Doing Unto Others

Many adults routinely vote in deeply immoral ways.  For example, they vote in favor of taxes to fund government schools.  Or they vote for politicians whom they know will tax their neighbors.

These are clear, unambiguous violations of the Golden Rule (“Do unto others as you would have them do unto you.”)

Would these unethical voters want you to encourage an armed thief to break into their homes or bank accounts to steal their money?  Obviously not, yet they are sanctimoniously delighted to encourage armed thieves who call themselves  “IRS agents” or “sheriffs” to break into their neighbors’ bank accounts and steal their money.

And when one of their neighbors resists, they are quite pleased when this “tax evader” is kidnapped by heavily armed thugs and locked in a cage. Whenever they have the pleasure to be a member of the jury that will decide whether a “tax evader” is guilty of a so-called “crime” and should spend years being raped in a cage, they happily shout “Guilty, guilty, guilty!”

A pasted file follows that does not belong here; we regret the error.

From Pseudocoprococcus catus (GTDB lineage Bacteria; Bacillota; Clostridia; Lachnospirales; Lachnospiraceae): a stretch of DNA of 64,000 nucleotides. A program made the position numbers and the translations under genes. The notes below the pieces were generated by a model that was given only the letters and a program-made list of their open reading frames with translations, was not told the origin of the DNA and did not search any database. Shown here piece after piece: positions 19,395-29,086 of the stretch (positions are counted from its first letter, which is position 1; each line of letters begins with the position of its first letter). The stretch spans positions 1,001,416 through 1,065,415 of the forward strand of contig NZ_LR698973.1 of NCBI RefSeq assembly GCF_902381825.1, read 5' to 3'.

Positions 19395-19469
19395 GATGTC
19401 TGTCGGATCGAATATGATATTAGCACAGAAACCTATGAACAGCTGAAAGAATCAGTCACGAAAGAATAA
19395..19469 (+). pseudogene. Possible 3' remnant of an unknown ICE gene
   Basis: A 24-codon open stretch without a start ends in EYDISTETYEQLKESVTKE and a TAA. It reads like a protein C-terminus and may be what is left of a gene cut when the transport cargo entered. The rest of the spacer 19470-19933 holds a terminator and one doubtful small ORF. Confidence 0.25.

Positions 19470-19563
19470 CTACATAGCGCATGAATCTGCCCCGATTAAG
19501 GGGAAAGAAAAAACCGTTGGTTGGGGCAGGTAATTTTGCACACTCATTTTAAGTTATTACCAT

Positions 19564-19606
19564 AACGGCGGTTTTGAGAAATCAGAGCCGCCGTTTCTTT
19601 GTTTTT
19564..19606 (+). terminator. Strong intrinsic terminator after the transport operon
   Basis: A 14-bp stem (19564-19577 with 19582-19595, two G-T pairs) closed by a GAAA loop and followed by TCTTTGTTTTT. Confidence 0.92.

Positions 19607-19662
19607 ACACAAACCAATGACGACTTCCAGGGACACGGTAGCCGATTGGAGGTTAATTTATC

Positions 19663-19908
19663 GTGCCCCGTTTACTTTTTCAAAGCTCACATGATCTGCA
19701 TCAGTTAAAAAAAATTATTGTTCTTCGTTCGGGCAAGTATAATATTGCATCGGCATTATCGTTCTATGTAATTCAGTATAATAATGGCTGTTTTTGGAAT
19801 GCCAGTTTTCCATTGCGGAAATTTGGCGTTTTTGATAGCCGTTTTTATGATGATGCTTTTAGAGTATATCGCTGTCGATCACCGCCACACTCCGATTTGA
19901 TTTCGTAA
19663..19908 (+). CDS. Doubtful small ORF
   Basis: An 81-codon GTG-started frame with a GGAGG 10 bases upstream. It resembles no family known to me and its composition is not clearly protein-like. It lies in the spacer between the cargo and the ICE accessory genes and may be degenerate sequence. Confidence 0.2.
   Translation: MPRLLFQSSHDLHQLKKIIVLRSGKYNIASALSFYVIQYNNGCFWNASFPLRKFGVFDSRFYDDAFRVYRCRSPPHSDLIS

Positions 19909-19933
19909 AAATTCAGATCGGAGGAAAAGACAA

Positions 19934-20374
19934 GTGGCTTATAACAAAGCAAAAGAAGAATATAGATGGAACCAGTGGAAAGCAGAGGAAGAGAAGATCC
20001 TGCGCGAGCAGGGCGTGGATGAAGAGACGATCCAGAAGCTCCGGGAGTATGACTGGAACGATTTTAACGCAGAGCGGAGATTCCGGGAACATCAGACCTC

Not all people do such wicked things, but many do.   And those who do such things are clearly showing, by their actions, that they do not think the Golden Rule is a correct moral rule.   They are showing that they live by primitive, childish rules such as “Might makes right” and “Whatever ends I selfishly desire justify whatever means that I (or my rulers) can use to achieve them.”

If you know such a person then it is appropriate for you to apply his own moral rules in all your dealings with him.

For example, if you selfishly want his money and you have the means to take it away from him, you are not bound by any moral rule to refrain from doing so.  You would simply be doing unto him what he has already encouraged others (e.g., his rulers) to do unto you.

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